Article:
US Allies on the Move in Space

Royal Australian Air Force Wing Commander Steven Henry (left) and Royal Air Force Air Vice-Marshal Rocky Rochelle (right) field questions at an AFA Mitchell event in Washington, D.C., on Oct. 27. Air Force Magazine photo by Wilson Brissett.

Space is a uniquely collaborative combat domain, and US allies are working to expand their role in a combined space defense effort, air force officers from the United Kingdom and Australia said at an AFA Mitchell event in Washington, D.C., Friday.

Those nations are planning to double their space investment over the next five years in order to field new capabilities, and are working to expand the community of allied nations in space as well. The ultimate goal is to present a coordinated, allied front in space that represents a significant strategic deterrent to adversary nations.

“No other domain requires the degree of global access and cooperation that space does,” Royal Australian Air Force Wing Commander Steven Henry told the audience. Henry is currently an exchange officer working with Secretary of the Air Force Heather Wilson in her role as Principal Department of Defense Space Advisor.

Despite the high level of coordination required in the domain, a huge gap exists between US leadership in military space development and the contributions of its allies. “We don’t have a space category in Australia, same as UK, Canada, New Zealand,” Henry said, noting Australian investment in space currently makes up only 1.5 percent of the $420 billion global space industry.

In large part because of US efforts to raise the profile of military space, allies are working hard to “close the space gap,” said Air Vice-Marshal Rocky Rochelle, chief of staff for capability and force development with the Royal Air Force. Rochelle and Henry both pointed to the significance of the annual Schriever Wargame, launched by the US Defense Department in 2007 as a joint and international military exercise focused on space as a combat domain.

Rochelle said his early experience at Schriever “woke me up” to the need to grow the UK military space enterprise, which he is doing by encouraging “disruptive thinking,” he said. Specifically, the RAF recently stood up “a Rapid Capabilities Office,” which is based on the USAF model. The new office is using public-private partnerships with a “50-50 share” to quickly develop and field new technologies.

Rochelle said the RAF is also working to integrate its space operations center and its combined air operations center into a “national air and space operational center” at RAF High Wycombe. It is also developing a Ballistic Missile Defense radar program that will include requirements for space situational awareness.

Australia is also working to improve its military space commitments. The government has committed to doubling its space investments in the next five years, and to doubling that number again in the following five years, Henry said. The government also announced last month that, “Australia is standing up a space agency,” he told the audience.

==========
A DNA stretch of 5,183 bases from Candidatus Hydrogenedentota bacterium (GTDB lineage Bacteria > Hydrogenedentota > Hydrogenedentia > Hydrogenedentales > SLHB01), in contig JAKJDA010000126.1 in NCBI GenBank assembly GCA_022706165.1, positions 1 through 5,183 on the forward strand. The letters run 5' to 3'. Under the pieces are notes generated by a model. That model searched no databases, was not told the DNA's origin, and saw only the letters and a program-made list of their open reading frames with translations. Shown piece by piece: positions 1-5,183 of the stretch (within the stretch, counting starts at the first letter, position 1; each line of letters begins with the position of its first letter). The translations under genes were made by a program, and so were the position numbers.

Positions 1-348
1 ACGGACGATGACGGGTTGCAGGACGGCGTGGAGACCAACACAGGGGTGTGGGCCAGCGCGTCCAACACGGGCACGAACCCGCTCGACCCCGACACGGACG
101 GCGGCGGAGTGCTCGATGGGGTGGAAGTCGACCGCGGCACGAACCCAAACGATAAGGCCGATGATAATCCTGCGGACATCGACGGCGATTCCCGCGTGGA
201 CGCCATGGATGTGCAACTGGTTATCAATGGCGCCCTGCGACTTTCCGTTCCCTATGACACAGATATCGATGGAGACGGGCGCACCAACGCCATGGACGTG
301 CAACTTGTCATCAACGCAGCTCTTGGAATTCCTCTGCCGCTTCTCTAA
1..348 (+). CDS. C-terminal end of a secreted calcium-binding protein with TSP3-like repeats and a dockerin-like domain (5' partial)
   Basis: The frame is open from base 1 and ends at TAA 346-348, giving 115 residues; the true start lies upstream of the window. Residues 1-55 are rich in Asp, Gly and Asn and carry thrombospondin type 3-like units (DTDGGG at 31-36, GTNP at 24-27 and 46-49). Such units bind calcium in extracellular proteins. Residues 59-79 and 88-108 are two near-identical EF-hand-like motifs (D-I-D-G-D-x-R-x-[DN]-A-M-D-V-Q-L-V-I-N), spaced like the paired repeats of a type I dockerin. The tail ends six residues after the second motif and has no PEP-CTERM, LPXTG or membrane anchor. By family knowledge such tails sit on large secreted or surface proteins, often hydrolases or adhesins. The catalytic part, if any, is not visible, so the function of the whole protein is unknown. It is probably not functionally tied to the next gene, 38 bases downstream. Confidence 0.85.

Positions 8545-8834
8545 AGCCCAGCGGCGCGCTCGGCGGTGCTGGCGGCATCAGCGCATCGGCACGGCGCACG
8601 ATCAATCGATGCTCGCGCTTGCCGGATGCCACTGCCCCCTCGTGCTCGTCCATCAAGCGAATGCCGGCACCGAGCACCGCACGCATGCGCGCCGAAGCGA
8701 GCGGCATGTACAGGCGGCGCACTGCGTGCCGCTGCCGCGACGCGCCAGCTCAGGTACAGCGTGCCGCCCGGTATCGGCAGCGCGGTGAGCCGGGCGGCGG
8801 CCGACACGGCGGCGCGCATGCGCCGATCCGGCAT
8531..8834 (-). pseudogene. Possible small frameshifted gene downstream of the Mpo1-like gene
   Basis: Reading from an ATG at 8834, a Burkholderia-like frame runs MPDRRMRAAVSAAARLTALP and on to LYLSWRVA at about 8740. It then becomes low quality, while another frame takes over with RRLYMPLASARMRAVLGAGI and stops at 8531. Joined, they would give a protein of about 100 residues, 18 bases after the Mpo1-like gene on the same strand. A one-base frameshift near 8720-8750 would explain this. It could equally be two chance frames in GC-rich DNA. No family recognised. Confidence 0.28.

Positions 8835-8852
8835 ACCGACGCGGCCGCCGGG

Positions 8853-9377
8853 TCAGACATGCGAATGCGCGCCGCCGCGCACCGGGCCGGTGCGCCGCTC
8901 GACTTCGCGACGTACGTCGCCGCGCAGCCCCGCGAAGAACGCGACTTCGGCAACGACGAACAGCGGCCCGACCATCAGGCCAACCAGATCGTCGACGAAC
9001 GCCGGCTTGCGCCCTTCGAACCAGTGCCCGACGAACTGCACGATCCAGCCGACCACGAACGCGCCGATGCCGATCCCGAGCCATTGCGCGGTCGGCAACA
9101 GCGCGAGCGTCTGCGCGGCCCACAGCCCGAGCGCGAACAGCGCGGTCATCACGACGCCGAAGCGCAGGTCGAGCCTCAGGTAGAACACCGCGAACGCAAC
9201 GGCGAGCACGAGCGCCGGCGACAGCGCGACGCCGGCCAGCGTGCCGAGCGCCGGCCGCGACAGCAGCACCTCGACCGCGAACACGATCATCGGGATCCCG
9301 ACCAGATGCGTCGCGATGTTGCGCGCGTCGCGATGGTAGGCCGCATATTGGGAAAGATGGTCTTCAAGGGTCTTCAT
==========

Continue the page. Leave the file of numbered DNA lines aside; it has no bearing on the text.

On specific programs, Australia is making a “ground-based” contribution to the GPS system through “augmentation and backup” systems that help to “negate the effects of jamming or other ill effects.” Henry also pointed to Australia’s procurement of the sixth satellite in the Wideband Global Satellite Communications constellation, which reduced costs to the US and increased Australian access to the system’s network.

In space situational awareness, Australia has a new C-band radar that achieved initial operational capability in 2016 and a space surveillance telescope that “will start providing data in the next few years.” The country’s larger goal is to “develop indigenous capabilities” and become a leader in new SSA technology, Henry said, mentioning a researcher at Western Sydney University who is developing an “event-based sensor” for SSA.

The larger goal of these developments is for the US and its allies to collaborate better in the space domain. Rochelle said it might be time soon to think about launching a shared “Five Eyes constellation.” The “Five Eyes” is a group of close allies, made up of the US, Canada, UK, Australia, and New Zealand, who work together and share intelligence and surveillance information. He reminded the audience that, “we can do it on all sorts of capabilities,” like AWACS, P-8, and the F-35, “but we haven’t yet tried it in space.”

The Five Eyes also needs to expand its base of allies, Rochelle said. In some ways this is already happening. Henry said the US has SSA-sharing agreements with at least 17 nations, but Rochelle said the Five Eyes group needs to widen the circle and work more closely with France, Germany, and Japan. While none of these will grow to rival US support for military space, each can offer “niche contributions” that will make a crucial difference.

Ultimately, greater coordination in space has strategic implications. The US and its allies will demonstrate that “we’ve actually started to change the conversation” in the space domain, Rochelle said, when “we can all show independent action by synchronistically all moving our satellites at the same time in some form of strategic messaging.”